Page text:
Fiji is an interesting country. The local Fijian people are a joy. A smile is never far from their lips. They seem to have a natural affinity with deaf people. Let them know you are deaf and they communicate in mime, gesture or by writing as if it is second nature to them. Fiji is also a third world country. Apart from tourism the locals rely largely on agriculture to exist. Cows roam the roads, pigs are bred in backyard lots and the locals walk the roads carrying their produce purchased from the roadside markets. In Suva while looking for the Fiji Association of the Deaf, we stopped at Fiji’s largest hospital to seek directions. The first room we walked into we found two local Fijians of Indian descent making a coffin. It was a stark reminder as to where we were. Despite this, the level of acceptance and willingness to communicate made one feel an equal.
Meanwhile the age old to have or not have a Cochlear Implant debate has been reignited by an article in The Age. Professor Clark, inventor and chief promoter of Cochlear Implants, was at his misleading best. Cochlear Implants, he says, will allow, “…deaf children to compete with their hearing peers on a normal footing. In Sweden, 95 per cent of profoundly deaf children have a cochlear implant.” Millions will read his comments and garner false hope and unrealistic expectations as to the benefits of cochlear implants.
Deaf Australia in an attempt to balance the debate put forward the opposite extreme. They had this to say, “….The implant implies that deaf people are ill or incomplete individuals, are lonely and unhappy, cannot communicate effectively with others and are all desperately searching for a cure for their condition.” Of course the implant doesn’t imply any of this; people do. In an attempt to counter the extremes of Professor Clark, Deaf Australia have probably and unwittingly driven a few million people towards him. Why? Simply because many will not understand the Deaf culture arguments and will resonate more with the “CURE it” mentality of Professor Clark. It is an uphill battle that Deaf Australia must fight. Meanwhile the deaf and the hearing understand each other just a little bit less.
Back in Fiji we visited the hostel for Deaf kids in Suva. In Suva they have a primary school and a high school for the deaf kids. Over 50 deaf kids reside at the hostel from all parts of Fiji. They attend the two local Deaf schools. We arrived at the hostel just as the kids were coming home from school. To say they were excited to see us is an understatement. The kitchen was standing room only. There were no shy kids or ones that were unable to communicate. There was not a cochlear implant or hearing aid in sight. Just happy, well adapted and curious deaf kids communicating at will. I tell you once a Fijian person smiles, they smile for a long time. As we left they all followed us to the van to wave us off. It was inspiring.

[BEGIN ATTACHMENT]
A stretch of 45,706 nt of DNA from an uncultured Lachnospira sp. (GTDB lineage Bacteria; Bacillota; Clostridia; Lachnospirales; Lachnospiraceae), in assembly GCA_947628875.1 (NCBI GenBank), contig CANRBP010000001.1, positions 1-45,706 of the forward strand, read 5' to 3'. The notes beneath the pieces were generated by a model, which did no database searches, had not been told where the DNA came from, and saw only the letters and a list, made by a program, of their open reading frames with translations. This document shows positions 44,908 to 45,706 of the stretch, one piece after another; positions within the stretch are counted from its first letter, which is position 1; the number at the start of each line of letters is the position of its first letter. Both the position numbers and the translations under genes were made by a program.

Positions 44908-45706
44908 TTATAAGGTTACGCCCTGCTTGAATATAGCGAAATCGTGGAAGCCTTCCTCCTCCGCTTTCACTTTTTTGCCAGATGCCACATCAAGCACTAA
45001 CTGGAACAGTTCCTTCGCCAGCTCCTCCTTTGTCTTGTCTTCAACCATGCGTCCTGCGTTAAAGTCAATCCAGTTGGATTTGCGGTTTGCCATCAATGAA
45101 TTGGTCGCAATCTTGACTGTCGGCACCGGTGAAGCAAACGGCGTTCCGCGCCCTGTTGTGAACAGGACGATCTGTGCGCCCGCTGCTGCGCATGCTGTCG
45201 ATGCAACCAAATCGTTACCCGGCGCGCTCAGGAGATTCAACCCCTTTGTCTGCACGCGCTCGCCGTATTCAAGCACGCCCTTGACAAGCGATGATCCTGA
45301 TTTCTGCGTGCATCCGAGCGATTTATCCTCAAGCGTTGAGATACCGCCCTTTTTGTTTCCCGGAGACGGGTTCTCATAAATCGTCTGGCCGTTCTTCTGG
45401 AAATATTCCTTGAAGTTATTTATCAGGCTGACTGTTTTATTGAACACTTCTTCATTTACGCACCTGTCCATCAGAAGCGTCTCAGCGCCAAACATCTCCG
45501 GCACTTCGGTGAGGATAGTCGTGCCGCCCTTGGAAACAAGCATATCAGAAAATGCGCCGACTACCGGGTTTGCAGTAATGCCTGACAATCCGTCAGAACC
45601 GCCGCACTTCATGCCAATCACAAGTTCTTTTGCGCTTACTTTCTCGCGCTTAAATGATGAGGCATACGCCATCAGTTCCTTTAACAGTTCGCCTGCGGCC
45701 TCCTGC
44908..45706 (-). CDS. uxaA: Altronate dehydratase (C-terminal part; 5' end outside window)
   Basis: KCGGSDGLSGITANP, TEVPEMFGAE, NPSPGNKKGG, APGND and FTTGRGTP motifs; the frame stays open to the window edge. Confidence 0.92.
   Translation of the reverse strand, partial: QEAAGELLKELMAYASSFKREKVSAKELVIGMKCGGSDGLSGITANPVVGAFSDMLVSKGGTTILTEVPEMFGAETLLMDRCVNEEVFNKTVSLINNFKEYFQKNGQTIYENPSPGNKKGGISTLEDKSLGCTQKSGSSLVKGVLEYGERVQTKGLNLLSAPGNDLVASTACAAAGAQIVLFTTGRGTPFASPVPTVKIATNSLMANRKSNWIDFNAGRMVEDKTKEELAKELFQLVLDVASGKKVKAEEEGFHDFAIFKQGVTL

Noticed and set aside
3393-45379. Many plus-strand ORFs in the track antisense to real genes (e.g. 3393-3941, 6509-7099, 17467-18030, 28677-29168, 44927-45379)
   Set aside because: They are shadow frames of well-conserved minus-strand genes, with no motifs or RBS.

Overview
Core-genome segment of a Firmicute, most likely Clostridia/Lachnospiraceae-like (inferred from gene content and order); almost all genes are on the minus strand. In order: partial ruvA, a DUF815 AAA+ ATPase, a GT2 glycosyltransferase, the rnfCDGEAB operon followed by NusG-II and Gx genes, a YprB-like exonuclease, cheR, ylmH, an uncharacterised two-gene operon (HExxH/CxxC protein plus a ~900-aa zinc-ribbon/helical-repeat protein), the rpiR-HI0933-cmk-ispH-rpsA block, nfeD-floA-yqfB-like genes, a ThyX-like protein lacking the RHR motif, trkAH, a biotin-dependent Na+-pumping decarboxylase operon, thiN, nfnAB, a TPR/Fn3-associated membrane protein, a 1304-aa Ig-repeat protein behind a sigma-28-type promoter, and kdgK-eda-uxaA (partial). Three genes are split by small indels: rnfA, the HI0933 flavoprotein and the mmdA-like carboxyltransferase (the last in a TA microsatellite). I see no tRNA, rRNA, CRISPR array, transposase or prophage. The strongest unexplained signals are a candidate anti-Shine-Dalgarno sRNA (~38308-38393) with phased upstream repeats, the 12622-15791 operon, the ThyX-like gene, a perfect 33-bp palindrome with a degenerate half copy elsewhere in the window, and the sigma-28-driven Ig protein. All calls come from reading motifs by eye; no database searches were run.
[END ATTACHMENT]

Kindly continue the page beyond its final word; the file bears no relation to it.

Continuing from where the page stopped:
Back in Australia Can Do for Kids and Deaf Can Do CEO, Paul Flynn, has resigned. He claims he has resigned to pursue other interests. He resigns at a time when the interpreters and the Deaf community in South Australia are in turmoil. He resigns at a time when Deaf Can Do is in dispute with the National Auslan Booking Service. The dispute touches on interpreter monopolies, deaf choice and interpreter rights and is dividing the Deaf and interpreter fraternities of South Australia. Access anywhere is never a smooth path and sometimes Australian Deaf organisations do not make it any easier. Deaf people and many interpreters in the meantime look on in confusion. The majority just want interpreters and most interpreters just want to work. If only it were so simple.
After visiting the hostel we visited the Fiji Association of the Deaf. The Association lobbies and coordinates events for the Fijian Deaf community. It is run and controlled solely by Deaf Fijians. The only hearing person in sight was the interpreter. Here we are in the so called backwaters of Fiji and Deaf people are in complete control of their own lives and their community. It is something Australians, especially the hearing people that cling so desperately to their control, can learn from.
Questioned about hearing aids and cochlear implants the Fijian Deaf people were dismissive, almost as if hearing is just an afterthought. Communication and belonging were values foremost at the front of their thinking. Being able to hear was not needed for any of that. Language, acceptance and friends were. Back in South Australia everyone is at war about interpreting provision. Deaf Fijians would be bemused because the level of interpreter access to be had in Australia is something that they can only dream of.
We had agreed to speak to the Fiji Association of the Deaf and their interpreter trainees. Once again we had a full house. It was overwhelming. We spoke to the group about captioning. Fiji doesn’t have captioning on TV. Most were, frankly, quite dismissive about the need for captioning. They were almost of the view that captioning on TV wasn’t needed. They could get captioning on DVDs they said. Having no captions on the TV was no big deal for them. What they do want are more interpreters. Indeed the Fijian Association of the Deaf is the organisation that organises and implements training for interpreters. (Remember, it is controlled solely by Deaf people.) There are not many interpreters in Fiji but they recognise the need for interpreters in a variety of situations. For them this was the priority, not something seemingly as self indulgent as captions on the television. The gulf between values and needs of Fijian Deaf people and Western Deaf people is huge. We, who have nearly everything, perhaps need to appreciate more of what we do have.